Degreed's chief people officer: 'HR feels critical right now'

Chief people officer at California-based platform reflects on three decades in HR, challenging inequality, and the tumultuous past two years

Degreed's chief people officer: 'HR feels critical right now'

Janice Robinson Burns, a nearly 30-year veteran in the human resources field, joined workforce upskilling platform Degreed at the dawn of the COVID-19 pandemic.

Brought in as chief career experience officer, she advised the California-based company’s clients on how to build personalized, purposeful work for their employees. For many of those clients, the top priority was switching to working from home. Fortunately, Degreed’s learning experience technology was ideal for organizations that suddenly had to pivot. One in seven Degreed users activated their profile between April and May 2020, Burns says.

With all hands on deck during such a tumultuous period, Degreed’s senior leadership team was mindful that employees were working through fear of being infected, concern for the safety of their loved ones and anxiety over the uncertainty of it all. In response, the company introduced a monthly wellness benefit ($75) that employees can spend on anything they need to support their wellbeing, such as Peloton, gym memberships, counseling or massages. Degreed also introduced company-wide time-off periods, in addition to unlimited holiday allowances, to encourage employees to unplug and recharge.

“I’ve always enjoyed working in HR because of the huge impact you can have on someone’s life,” Burns told HRD. “But it really feels critical now, to get it right for each employee and to make sure they can do their best work amidst so much uncertainty and change.”

Read more: 7 employee engagement strategies to manage mental health

Adaptability has been a constant in Burns’ career. Graduating from Wesleyan University with a bachelor’s in psychology, she pivoted to teaching fourth graders in a public school in Harlem, a rough neighborhood in New York. That’s where she first witnessed the impact of learning inequalities on someone’s long-term career prospects.

“It created a new purpose for me that in many ways became my North Star when making important career decisions,” Burns says. “I see a future where people can access career opportunities based on their skills, not their credentials or connections. It’s a fairer system that improves the diversity of talent, ensures people work on the projects that matter most to them, and that makes workforces more agile.”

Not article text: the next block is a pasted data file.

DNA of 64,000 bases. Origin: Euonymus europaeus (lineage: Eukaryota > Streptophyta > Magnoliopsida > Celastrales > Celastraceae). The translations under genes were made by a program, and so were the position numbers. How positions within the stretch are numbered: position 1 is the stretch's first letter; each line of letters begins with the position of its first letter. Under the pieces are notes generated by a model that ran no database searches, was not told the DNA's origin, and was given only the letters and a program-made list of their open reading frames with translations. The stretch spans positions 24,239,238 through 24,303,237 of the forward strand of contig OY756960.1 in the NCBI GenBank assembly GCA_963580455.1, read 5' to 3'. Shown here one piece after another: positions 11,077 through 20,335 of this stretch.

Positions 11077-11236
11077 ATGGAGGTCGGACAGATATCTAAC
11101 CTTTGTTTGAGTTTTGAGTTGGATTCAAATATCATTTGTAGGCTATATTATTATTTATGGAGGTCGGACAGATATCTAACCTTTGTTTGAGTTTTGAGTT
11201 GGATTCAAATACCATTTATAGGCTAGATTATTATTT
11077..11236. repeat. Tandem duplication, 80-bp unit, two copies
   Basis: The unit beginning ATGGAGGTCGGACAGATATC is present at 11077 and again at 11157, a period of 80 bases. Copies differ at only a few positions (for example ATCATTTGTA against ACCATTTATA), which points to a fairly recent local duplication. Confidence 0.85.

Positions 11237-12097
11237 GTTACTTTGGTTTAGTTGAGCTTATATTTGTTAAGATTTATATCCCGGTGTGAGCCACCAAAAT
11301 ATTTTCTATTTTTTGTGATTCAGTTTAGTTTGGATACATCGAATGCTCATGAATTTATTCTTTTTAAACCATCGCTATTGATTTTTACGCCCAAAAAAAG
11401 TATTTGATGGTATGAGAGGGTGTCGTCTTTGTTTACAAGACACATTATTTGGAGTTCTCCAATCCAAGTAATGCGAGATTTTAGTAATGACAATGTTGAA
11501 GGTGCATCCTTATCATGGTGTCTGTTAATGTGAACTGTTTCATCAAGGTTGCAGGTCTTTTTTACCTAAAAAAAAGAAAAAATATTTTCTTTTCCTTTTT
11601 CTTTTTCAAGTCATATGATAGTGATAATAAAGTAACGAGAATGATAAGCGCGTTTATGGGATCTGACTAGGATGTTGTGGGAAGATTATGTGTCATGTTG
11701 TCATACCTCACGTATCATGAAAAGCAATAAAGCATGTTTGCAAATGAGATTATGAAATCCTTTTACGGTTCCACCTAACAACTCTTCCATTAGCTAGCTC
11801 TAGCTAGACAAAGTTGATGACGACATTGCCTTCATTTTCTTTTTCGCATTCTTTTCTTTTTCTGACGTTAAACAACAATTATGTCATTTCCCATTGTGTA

Passionate about challenging learning inequality, Burns pursued a master’s in public administration at New York University. After grad school, she joined MasterCard, rising up the ranks and holding a variety of senior executive-level positions before becoming chief learning officer. In that role, she aligned business strategies with talent development needs to provide learning solutions aimed at transforming the culture, driving business impact, encouraging innovation and improving individual performance. Based on her decades of experience, Degreed appointed her chief people officer this past July.

Burns attributes her success to listening closely to what employees are saying, both formally through surveys and check-ins, as well as via Slack. Degreed has a dedicated ‘Ask Me Anything’ Slack channel where employees can post questions for the executive team. Based on the comments in that channel, the company instituted the monthly wellness benefit and time-off periods.

“Like all organizations, we’ve had attrition, but by and large, our workforce is remaining with Degreed,” Burns says. “We’ve achieved this by looking after our people as holistic individuals. You can’t achieve your best work if the rest of your life is out of harmony.”

In addition, Degreed’s Diversity, Inclusion, Equity, and Belonging (DIEB) team has boosted the company’s diversity and understanding of different experiences across the organization. For example, females in leadership roles at Degreed increased from 25% to 42% in the past year. Among new hires, gender balance has risen as high as 53.5% and diverse ethnic/racial groups has jumped to 34%.

“This work will continue in 2022 to make Degreed a place where everyone, no matter their background, gender, ethnicity, or orientation, can build a meaningful career,” Burns says.  

Although tech is a competitive sector for talent, especially during the staffing shortages plaguing the U.S., Degreed remains a fast-growing company with its workforce almost doubling in the past two years. Simultaneously, that workforce has become more global, with people spread across the U.S., Canada, Europe, Australia, India, and Asia.

“My focus in 2022 is to continue to make Degreed a great place to work no matter the location, while protecting work/life balance and being mindful of different time zones and cultures,” Burns says.

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